Accumulated Dividends means, with relation to any share of stock, as of any date, the combination accumulated and unpaid dividends on such share from and including the foremost recent Dividend Payment Date to which dividends are paid (or the difficulty Date, if such date is before the primary Dividend Payment Date) to but not including such date.
An accumulated dividend is an unpaid dividend on a share of cumulative preferred stock. This type of preferred stock stipulates any skipped dividends must be paid to its holders before common shareholders can receive dividends. Thus, once financial conditions improve, and also the company is in a position to pay dividends again, shareholders of preferred shares stock will receive their dividends before all other shareholders.
Preferred stock can either be “non-cumulative,” which is traditionally the case or “cumulative when it involves dividends. Non-cumulative shares are entitled to dividends given that dividends are declared. Some investors might want a guaranteed return on preferred shares. A preference shares stock allows the investor to earn dividends no matter the company’s ability to pay them immediately or within the future.
For example, If the Conversion Date for any shares of Series B Preferred Stock is prior to the close of business on a Dividend Record Date or an Accrued Dividend Record Date, the Holder of such shares will not be entitled to any dividend in respect of such Dividend Record Date or Accrued Dividend Record Date, as applicable, other than through the inclusion of Accrued Dividends and Accumulated Dividends as of the Conversion Date in the calculation under Subsection 6(a) or 7(a), as applicable.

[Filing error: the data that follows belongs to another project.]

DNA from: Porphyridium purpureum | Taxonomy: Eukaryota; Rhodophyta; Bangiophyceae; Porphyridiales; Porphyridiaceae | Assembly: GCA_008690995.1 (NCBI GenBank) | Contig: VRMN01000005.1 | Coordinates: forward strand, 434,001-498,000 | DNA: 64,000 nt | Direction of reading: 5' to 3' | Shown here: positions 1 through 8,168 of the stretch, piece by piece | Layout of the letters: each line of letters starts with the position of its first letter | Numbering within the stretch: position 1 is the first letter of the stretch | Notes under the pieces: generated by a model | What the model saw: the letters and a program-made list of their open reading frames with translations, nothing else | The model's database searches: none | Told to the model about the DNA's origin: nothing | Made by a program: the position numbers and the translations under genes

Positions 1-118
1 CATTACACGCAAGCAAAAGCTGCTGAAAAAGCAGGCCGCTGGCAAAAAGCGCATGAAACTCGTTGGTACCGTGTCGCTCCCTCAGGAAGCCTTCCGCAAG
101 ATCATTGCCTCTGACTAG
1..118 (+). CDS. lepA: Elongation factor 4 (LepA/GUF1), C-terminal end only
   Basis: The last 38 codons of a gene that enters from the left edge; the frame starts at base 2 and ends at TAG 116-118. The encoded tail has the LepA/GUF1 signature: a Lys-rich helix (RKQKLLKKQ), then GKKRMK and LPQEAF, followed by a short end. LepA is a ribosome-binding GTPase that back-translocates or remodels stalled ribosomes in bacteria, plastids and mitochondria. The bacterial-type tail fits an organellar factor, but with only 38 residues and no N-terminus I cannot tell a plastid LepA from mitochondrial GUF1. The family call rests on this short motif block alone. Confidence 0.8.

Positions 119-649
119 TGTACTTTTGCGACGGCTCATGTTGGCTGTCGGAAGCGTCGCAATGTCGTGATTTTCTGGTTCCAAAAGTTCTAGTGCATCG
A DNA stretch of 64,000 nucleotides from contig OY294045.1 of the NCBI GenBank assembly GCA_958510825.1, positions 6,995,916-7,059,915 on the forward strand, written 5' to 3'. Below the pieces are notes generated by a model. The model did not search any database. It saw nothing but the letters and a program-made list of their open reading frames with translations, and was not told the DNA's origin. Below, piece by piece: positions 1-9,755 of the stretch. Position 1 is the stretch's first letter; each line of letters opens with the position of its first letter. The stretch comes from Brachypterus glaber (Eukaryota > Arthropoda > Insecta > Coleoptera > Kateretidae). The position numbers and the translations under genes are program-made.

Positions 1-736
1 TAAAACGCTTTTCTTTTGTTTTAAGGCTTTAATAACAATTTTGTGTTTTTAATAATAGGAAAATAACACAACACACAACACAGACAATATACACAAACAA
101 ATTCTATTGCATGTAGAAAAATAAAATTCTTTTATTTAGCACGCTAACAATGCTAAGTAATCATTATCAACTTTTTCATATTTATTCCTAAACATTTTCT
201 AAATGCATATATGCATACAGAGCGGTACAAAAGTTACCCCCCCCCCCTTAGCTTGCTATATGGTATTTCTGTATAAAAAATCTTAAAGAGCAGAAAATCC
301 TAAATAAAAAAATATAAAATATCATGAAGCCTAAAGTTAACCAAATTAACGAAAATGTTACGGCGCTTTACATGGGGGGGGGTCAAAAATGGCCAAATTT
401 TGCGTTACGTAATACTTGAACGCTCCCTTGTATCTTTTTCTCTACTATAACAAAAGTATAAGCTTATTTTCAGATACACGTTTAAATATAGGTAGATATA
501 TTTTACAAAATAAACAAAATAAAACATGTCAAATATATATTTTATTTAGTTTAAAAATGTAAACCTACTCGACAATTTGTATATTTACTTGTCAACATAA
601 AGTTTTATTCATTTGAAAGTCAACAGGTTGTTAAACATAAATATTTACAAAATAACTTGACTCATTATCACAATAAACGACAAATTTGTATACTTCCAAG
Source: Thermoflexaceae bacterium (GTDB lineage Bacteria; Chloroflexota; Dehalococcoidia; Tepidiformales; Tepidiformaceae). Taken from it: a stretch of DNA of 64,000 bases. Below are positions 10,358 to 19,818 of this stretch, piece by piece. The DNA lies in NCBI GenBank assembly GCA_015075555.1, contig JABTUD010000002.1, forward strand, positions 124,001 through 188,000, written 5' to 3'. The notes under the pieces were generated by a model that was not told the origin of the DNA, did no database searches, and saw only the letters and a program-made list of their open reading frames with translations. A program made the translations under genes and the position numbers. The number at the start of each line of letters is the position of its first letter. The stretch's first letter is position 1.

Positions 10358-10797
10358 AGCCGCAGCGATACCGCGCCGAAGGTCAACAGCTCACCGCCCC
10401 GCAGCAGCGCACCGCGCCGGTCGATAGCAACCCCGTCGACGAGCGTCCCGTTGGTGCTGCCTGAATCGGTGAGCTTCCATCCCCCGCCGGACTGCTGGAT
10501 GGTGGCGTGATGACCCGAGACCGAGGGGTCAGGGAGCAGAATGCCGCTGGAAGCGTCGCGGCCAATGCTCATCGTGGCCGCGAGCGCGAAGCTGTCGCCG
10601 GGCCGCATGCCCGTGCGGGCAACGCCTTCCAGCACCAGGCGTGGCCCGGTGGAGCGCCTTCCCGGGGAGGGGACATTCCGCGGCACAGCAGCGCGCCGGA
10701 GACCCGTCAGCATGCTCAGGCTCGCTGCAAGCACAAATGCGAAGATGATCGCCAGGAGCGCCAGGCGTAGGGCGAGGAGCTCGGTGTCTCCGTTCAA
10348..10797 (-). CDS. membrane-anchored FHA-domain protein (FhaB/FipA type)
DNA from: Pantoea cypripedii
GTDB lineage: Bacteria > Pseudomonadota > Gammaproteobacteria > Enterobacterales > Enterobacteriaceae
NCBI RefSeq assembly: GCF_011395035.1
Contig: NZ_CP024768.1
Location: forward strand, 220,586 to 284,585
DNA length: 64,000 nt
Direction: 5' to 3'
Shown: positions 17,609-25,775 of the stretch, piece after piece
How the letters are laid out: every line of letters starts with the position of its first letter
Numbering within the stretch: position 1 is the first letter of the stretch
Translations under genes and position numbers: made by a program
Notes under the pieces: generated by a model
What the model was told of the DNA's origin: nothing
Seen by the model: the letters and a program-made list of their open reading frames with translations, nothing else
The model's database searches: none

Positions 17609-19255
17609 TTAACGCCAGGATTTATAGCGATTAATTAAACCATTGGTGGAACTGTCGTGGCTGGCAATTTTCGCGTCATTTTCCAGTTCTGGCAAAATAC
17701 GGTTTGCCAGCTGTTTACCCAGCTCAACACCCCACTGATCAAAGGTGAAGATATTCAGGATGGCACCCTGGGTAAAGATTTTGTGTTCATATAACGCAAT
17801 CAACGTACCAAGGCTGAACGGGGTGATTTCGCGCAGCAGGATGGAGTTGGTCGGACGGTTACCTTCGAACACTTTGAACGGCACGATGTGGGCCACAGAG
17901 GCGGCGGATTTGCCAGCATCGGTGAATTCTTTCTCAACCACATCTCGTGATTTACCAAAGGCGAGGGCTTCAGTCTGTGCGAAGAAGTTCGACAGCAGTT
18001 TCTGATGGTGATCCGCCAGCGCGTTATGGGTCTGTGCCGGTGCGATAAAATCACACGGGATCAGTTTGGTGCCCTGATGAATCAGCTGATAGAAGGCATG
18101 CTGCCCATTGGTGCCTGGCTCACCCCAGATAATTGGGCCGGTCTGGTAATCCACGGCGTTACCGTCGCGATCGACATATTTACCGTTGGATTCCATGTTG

The Corporation shall be entitled to at any time and from time to time, at its option, to declare and pay all or any a part of the Accrued Dividends or Accumulated Dividends in cash and, following such payment, such paid Accrued Dividends or Accumulated Dividends, as applicable, shall now not be deemed Accrued Dividends or Accumulated Dividends hereunder.
Accumulated dividends must be paid before any other dividends can be paid out. Thus, the holders of cumulative preferred stock have a payment preference over the holders of non-cumulative preferred stock and common stock. Investors prefer cumulative preferred stock since they will earn the right to receive dividends at some point in the future, even if the company does not have the cash flow to make the payments right now.
For example, a company at the time of vesting might enter an investor’s accumulated dividend payable amount into its payroll system, with the dividend income to be included in their W-2 that year. There maybe be taxes to be deducted from the sum of dividend payment income.
The actual dividend payment issued, minus taxes would seem in an exceedingly paycheck after the investors restricted stock awards. The disbursement of that payment may well be “as soon possible” after the restricted stock awards vest.